As someone who is on the young end of the millennial spectrum, the environment in the job market is a bit more welcoming than that of a millennial on the older spectrum who entered the working world at the height of the recession. That being said, my generation does not have it easy. College students are now subject to the highest tuition rates-$32,000/year on average for private schools and $9,000/year for for in-state public schools (College Data)-leading to the highest amount of debt with more than $35,000 for a 2015 graduate (Edvsiors) than any other group of graduates before them. Millennials may be the largest section of our population but we also have the highest unemployment rate. Even if we are working, many millennials are severely underemployed with loans and bills looming over their heads. On top of the already dire circumstances against our generation, our inability to land, and keep, jobs is a topic hitting everyone’s tongues. Millennials are stereotyped as ‘entitled’ and ‘lazy’ with unrealistic expectations for jobs and under performance. We are plagued with the reputation that we want a good workplace culture, the option to work from home, and a job we love in exchange for probably not staying in that position or even company for more than a year.
However our habits and personalities can be categorized, a whopping 44% of college grads in their twenties are stuck in low wage, dead-end jobs rather than positions that excel their career. Not only that, but the number of people making less than $25,000 per year has spiked as well (Federal Reserve Bank of New York). When the average price of a studio apartment in Chicago sits just over $1,000 (Smart Asset), but someone making 24K a year should only be spending about $625 on rent their lifestyle and standard of living is drastically different than the ‘average’.
Not only is the entire financial world quite a tumultuous place for graduating millennials, the prospect of even finding a job is a whole new ballgame. With advances in technology and the endless resources at our fingertips (AKA the internet) it’s amazing how easy it is to find information but how impossible it is to use that to your advantage during the job search. Previously, you could call up a business or simply walk through their doors to inquire about a job or to simply network. Now, millennials are drowning in a sea of job forms, recruitment sites, blocked emails and spam filters. Instead of applying to a person, many graduates are forced to apply for many jobs online, but what they don’t realize is that their fate rests in the hands of a machine-with a series of filter codes that pick and choose applicants based on a predetermined set of keywords. Even so, roughly 80% of jobs don’t even get posted so the job hunt is still dependent on cold emailing and the infamous Linkedin lurking (NPR).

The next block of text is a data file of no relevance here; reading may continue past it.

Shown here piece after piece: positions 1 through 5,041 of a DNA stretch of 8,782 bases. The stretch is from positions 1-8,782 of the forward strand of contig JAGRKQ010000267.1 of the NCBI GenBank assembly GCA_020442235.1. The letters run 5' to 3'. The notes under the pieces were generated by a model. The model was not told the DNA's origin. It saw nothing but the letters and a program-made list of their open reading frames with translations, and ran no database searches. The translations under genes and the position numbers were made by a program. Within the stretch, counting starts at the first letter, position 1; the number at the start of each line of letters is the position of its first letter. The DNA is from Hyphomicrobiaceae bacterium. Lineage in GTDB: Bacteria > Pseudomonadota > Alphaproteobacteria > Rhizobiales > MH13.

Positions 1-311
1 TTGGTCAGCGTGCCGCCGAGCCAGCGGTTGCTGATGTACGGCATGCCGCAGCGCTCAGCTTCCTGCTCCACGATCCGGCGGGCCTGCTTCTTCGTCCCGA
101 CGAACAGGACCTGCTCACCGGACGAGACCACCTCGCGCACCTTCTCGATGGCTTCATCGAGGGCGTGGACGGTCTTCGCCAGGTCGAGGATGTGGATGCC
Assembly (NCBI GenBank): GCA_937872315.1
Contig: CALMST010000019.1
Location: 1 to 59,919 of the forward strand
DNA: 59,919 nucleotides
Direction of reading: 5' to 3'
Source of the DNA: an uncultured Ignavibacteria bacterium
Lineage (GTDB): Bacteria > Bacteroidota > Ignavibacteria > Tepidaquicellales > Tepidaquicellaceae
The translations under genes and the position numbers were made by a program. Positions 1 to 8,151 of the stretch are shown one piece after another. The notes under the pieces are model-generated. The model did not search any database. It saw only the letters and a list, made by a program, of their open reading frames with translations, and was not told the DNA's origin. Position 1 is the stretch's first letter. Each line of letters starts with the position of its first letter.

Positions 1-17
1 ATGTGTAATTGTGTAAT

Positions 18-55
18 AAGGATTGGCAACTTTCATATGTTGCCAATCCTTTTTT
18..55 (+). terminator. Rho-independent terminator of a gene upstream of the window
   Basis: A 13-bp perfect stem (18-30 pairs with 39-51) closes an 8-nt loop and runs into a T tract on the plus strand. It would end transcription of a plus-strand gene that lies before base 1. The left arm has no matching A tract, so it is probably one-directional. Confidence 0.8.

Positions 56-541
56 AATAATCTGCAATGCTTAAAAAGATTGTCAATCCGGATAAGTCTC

However, things are constantly changing and millennials are following the ebb and flow of their circumstances. Many are able to find full time employment by six months after graduation and not all hope is lost. While I didn’t have a job secured by the time I received my diploma as planned, my diligence to work tirelessly and expand my resume paid off. But, the options are endless. Even with a degree you can pursue anything. Be a nanny, or bar tend, or work as a barista. Or you can travel, play in a band, or maybe even start a blog. There are always ways to make ends meet, the important part is to never stop chasing what you want to do. Success is not given, it’s earned. Graduating college is only chapter one, now the real work begins.